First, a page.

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Hoffmann, R. A wiki for the life sciences where authorship matters. Nature Genetics (2008)

Brain-type creatine kinase activates neuron-specific K+-Cl- co-transporter KCC2.

GABA, a major inhibitory neurotransmitter in the adult CNS, is excitatory at early developmental stages as a result of the elevated intracellular Cl- concentration ([Cl-]i). This functional switch is primarily attributable to the K+-Cl- co-transporter KCC2, the expression of which is developmentally regulated in neurons. Previously, we reported that KCC2 interacts with brain-type creatine kinase ( CKB). To elucidate the functional significance of this interaction, HEK293 cells were transfected with KCC2 and glycine receptor alpha2 subunit, and gramicidin-perforated patch-clamp recordings were performed to measure the glycine reversal potential (Egly), giving an estimate of [Cl-]i. KCC2-expressing cells displayed the expected changes in Egly following alterations in the extracellular K+ concentration ([K+]o) or administration of an inhibitor of KCCs, suggesting that the KCC2 function was being properly assessed. When added into KCC2-expressing cells, dominant-negative CKB induced a depolarizing shift in Egly and reduced the hyperpolarizing shift in Egly seen in response to a lowering of [K+]o compared with wild-type CKB. Moreover, 2,4-dinitrofluorobenzene (DNFB), an inhibitor of CKs, shifted Egly in the depolarizing direction. In primary cortical neurons expressing CKB, the GABA reversal potential was also shifted in the depolarizing direction by DNFB. Our findings suggest that, in the cellular micro-environment, CKB activates the KCC2 function.[1]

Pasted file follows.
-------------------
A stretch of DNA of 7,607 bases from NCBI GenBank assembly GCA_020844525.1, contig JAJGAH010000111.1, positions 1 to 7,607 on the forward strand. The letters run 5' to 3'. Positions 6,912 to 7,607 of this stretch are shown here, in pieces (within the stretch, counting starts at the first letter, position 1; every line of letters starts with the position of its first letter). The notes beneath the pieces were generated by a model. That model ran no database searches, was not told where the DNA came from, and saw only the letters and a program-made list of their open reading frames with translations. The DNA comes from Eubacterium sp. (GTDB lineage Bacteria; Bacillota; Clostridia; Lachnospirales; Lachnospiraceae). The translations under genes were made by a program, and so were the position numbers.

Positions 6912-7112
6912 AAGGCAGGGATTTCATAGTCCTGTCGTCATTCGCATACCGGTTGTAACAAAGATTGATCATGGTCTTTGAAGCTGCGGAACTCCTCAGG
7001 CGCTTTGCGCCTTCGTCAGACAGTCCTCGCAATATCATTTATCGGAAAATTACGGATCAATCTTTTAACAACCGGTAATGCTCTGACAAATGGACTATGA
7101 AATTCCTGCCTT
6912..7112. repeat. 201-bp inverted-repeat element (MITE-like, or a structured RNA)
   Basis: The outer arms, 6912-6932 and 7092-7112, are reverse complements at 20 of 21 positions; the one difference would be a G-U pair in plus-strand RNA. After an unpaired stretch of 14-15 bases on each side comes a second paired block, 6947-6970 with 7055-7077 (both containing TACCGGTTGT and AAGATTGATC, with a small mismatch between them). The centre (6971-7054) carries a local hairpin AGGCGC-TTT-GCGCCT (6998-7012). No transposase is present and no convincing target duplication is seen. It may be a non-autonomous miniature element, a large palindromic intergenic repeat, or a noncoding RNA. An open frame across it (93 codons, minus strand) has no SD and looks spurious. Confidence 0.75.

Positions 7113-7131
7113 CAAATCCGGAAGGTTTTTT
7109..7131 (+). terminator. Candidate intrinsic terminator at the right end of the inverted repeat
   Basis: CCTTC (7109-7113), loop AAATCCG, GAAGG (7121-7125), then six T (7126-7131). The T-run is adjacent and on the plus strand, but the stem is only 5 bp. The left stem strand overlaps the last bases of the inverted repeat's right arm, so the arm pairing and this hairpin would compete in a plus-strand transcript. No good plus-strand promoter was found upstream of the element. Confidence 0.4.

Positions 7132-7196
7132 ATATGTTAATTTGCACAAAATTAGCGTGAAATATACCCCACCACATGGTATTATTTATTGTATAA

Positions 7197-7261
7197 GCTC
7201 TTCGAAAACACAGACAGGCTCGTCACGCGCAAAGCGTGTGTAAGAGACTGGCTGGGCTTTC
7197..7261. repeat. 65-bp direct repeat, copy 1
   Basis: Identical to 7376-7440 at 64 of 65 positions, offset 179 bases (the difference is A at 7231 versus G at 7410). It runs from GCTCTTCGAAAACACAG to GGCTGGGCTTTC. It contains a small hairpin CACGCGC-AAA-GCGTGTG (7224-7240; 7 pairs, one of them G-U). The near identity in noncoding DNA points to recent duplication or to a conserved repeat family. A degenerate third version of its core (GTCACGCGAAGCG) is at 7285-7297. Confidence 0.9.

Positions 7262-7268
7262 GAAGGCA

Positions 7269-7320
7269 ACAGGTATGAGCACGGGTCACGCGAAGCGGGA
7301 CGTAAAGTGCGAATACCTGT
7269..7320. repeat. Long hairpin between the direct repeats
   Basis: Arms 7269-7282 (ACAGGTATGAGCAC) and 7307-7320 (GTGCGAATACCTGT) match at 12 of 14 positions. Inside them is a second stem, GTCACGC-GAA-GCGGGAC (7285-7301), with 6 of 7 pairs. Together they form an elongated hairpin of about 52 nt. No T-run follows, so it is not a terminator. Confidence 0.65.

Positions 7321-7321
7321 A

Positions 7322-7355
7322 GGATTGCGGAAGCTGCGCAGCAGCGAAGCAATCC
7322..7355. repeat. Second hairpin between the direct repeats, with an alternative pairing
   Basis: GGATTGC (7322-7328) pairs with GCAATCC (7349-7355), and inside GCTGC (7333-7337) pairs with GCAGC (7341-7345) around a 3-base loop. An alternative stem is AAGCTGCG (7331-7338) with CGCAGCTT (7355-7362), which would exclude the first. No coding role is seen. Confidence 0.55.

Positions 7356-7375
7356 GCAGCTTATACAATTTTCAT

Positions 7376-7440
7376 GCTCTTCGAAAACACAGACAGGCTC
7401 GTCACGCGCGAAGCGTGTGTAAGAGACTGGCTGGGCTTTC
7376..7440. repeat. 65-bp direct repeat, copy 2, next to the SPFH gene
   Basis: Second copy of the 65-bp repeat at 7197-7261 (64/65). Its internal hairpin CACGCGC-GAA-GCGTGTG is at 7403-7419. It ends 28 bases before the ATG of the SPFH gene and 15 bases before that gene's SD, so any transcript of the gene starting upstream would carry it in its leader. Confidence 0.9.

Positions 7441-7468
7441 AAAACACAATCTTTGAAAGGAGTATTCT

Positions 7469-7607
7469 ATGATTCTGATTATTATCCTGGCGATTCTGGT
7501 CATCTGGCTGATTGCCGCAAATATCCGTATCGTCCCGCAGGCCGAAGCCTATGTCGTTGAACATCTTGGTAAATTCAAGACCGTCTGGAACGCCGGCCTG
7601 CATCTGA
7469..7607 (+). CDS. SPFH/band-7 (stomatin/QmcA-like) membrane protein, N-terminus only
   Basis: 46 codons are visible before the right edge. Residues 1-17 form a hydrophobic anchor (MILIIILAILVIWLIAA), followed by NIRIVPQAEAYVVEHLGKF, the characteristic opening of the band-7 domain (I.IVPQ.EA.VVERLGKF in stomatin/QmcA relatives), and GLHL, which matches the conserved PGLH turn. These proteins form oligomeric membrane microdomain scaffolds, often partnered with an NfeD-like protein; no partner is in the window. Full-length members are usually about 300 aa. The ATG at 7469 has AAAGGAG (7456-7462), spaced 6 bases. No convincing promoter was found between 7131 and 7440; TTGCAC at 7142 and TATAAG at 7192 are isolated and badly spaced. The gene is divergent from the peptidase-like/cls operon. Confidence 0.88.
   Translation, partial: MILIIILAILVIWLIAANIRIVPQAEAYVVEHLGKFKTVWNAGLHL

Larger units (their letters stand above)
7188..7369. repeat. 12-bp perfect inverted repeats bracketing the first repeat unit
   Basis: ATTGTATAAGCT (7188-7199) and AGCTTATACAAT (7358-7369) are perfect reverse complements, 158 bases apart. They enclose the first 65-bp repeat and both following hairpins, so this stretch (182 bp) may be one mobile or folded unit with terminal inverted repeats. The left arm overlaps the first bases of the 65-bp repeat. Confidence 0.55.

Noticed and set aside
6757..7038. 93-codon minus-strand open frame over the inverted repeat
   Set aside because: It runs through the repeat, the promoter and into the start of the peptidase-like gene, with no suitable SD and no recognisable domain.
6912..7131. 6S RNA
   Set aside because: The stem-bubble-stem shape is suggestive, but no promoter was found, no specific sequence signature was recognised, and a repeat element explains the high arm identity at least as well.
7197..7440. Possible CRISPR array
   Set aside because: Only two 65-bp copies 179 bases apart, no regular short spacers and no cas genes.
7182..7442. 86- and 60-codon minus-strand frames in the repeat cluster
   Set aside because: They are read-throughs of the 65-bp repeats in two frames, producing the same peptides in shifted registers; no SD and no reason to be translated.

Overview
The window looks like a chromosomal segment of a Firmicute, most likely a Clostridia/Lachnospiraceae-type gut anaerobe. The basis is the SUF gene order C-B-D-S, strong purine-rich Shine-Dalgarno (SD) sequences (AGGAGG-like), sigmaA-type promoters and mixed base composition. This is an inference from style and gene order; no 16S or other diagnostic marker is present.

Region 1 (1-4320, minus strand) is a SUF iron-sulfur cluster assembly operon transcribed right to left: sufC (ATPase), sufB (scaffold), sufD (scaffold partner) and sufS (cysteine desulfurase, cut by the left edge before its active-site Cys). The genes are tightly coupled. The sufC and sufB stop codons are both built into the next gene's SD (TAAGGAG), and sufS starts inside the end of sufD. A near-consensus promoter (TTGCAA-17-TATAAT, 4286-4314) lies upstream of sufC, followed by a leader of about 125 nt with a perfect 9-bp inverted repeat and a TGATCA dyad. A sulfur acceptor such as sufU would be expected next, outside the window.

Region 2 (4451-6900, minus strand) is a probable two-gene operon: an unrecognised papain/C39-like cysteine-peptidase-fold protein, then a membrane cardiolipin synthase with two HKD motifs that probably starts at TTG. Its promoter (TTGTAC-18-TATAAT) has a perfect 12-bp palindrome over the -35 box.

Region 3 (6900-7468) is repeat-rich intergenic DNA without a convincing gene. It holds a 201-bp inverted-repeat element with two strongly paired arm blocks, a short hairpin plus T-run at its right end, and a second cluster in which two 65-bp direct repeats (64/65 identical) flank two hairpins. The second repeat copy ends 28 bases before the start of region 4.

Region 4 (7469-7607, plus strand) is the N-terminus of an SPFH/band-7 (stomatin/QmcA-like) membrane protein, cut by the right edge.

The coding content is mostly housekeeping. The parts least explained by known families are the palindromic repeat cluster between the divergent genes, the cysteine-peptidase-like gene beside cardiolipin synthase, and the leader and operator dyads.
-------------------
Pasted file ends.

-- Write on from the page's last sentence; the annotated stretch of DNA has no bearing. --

1. Brain-type creatine kinase activates neuron-specific K+-Cl- co-transporter KCC2. Inoue, K., Yamada, J., Ueno, S., Fukuda, A. J. Neurochem. (2006) [Pubmed]
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